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Sunday, March 8, 2015

Coursera is a verb, a common noun, and an improvable experience.

My generation remembers the contrived ad with the nuns who pray by day and Yahoo! by night. Google had it made when the name became a verb. In the same vein, I think "Coursera" makes a fine verb, like in "Tonight I still have to Coursera for a couple of hours". And of course it's a noun as in "I'm auditing the Hinton neural net  and the Andrew Ng's machine learning Courseras".

Hinton has an English accent which passes the voice compression quite well, and he can be listened to at 1.25x speed. Here he is,  Coursera pops up his talking head for a few seconds at the beginning of each lecture, and then reverts to Powerpoint. 





Andrew Ng seems to have a bad microphone and a bad bandwidth Skype connection; his lecture sounds like a lispy synthesised voice, and makes for really bad listening when speeded up. Professor Ng, if you read this, please hire a sound engineer!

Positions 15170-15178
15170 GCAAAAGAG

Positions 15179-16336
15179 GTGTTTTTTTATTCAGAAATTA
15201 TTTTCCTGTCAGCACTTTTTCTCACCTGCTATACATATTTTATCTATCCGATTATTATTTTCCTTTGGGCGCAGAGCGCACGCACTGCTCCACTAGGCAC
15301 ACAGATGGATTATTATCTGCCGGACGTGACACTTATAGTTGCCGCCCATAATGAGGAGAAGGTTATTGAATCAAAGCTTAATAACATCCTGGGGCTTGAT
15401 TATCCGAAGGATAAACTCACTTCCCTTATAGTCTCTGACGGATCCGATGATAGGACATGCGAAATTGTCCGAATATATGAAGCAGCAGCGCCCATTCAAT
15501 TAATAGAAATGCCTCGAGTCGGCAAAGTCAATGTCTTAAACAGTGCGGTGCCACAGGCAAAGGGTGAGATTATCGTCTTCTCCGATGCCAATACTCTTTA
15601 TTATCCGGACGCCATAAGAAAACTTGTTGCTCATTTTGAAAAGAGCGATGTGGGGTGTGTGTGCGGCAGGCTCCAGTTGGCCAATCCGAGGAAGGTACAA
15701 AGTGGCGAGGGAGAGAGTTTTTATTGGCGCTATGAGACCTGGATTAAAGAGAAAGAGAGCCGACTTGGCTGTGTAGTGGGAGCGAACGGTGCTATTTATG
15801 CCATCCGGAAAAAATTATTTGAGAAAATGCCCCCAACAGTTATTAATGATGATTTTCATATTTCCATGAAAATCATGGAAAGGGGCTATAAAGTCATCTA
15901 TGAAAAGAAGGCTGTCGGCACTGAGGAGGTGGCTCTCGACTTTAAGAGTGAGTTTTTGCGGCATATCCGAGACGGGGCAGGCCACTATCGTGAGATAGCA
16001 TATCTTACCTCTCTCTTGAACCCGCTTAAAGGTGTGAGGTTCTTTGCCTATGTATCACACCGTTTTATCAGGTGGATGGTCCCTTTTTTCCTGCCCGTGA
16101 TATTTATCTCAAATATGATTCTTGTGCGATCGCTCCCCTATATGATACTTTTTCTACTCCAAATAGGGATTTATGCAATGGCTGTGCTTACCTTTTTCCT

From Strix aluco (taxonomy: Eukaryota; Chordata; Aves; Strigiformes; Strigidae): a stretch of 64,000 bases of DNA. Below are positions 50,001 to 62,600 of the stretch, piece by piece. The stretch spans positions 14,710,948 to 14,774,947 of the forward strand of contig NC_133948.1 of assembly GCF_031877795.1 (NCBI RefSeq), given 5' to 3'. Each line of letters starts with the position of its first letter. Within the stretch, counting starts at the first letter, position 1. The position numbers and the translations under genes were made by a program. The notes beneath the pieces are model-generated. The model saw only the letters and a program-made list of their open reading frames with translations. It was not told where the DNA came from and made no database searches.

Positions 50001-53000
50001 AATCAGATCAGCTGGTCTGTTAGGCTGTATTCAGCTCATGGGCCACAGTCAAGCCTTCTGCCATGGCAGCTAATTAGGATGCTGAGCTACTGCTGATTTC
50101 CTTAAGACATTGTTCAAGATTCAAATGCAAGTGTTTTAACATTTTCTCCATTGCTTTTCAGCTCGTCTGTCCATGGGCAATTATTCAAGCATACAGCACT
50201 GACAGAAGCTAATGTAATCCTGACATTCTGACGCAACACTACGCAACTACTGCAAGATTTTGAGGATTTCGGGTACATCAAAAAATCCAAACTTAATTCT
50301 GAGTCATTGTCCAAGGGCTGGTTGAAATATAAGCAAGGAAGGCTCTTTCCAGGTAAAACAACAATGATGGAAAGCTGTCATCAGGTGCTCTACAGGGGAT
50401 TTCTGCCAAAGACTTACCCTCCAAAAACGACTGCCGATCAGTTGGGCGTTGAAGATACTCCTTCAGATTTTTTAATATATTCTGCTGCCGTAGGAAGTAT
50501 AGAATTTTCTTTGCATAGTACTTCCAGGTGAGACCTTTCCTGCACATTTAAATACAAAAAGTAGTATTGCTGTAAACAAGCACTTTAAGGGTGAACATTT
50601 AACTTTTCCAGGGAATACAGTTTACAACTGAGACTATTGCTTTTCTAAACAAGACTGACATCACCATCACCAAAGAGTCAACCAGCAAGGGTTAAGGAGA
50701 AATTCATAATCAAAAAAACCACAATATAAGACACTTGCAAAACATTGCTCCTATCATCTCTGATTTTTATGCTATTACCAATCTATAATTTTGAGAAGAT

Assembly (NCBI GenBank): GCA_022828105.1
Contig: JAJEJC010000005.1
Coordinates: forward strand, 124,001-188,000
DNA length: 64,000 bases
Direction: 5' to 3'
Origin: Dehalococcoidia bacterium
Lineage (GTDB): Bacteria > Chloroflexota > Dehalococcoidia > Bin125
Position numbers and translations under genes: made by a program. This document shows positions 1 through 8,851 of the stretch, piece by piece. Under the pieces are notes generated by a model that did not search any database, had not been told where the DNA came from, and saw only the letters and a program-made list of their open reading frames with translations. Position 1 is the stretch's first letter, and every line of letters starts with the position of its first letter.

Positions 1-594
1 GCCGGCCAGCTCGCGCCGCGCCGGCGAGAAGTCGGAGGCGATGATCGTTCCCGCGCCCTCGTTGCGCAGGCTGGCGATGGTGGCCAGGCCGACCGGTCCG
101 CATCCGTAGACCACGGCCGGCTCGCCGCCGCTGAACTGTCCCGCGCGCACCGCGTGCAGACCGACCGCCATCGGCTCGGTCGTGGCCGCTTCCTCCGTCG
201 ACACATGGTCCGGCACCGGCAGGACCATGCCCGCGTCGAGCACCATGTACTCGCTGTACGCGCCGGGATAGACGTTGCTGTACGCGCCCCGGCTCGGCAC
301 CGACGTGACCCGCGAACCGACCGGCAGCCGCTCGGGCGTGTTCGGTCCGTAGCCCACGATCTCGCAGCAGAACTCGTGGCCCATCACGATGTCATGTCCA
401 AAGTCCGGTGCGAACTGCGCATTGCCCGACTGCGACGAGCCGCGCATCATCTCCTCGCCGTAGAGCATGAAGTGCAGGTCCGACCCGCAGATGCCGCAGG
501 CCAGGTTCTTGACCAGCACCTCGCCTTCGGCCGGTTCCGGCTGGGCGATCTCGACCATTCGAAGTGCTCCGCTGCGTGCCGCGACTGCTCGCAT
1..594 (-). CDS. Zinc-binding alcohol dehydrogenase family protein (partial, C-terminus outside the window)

Actually, the Coursera experience is a bit slooooow.  I do like the interactive quizzlets embedded in the videos — they keep me awake, and in fact I watch eagerly as the marks moves to the next ask. I really would like more quizzes, to keep my attention focused, as it stands I can't really deal with more than 25 minutes of videos at a time. Also, I would like a nice ergonomic control to speed up, slow down and say - repeat 5 seconds - when attention has drifted. 

In the Hinton Coursera, the quizzes are not so carefully written and sometimes seem to look ahead a bit, requiring future content to answer. I don't know whether the quizzlet responses are stored by the system, but they could be used to modulate the learning speed in some way. 

Last, not least, I think Coursera should award some sort of minor certificate when you complete course requirements outside of the initial course timeframe — convenience of learning is the big plus to computer aided teaching, in addition to ubiquity. 

Edmund


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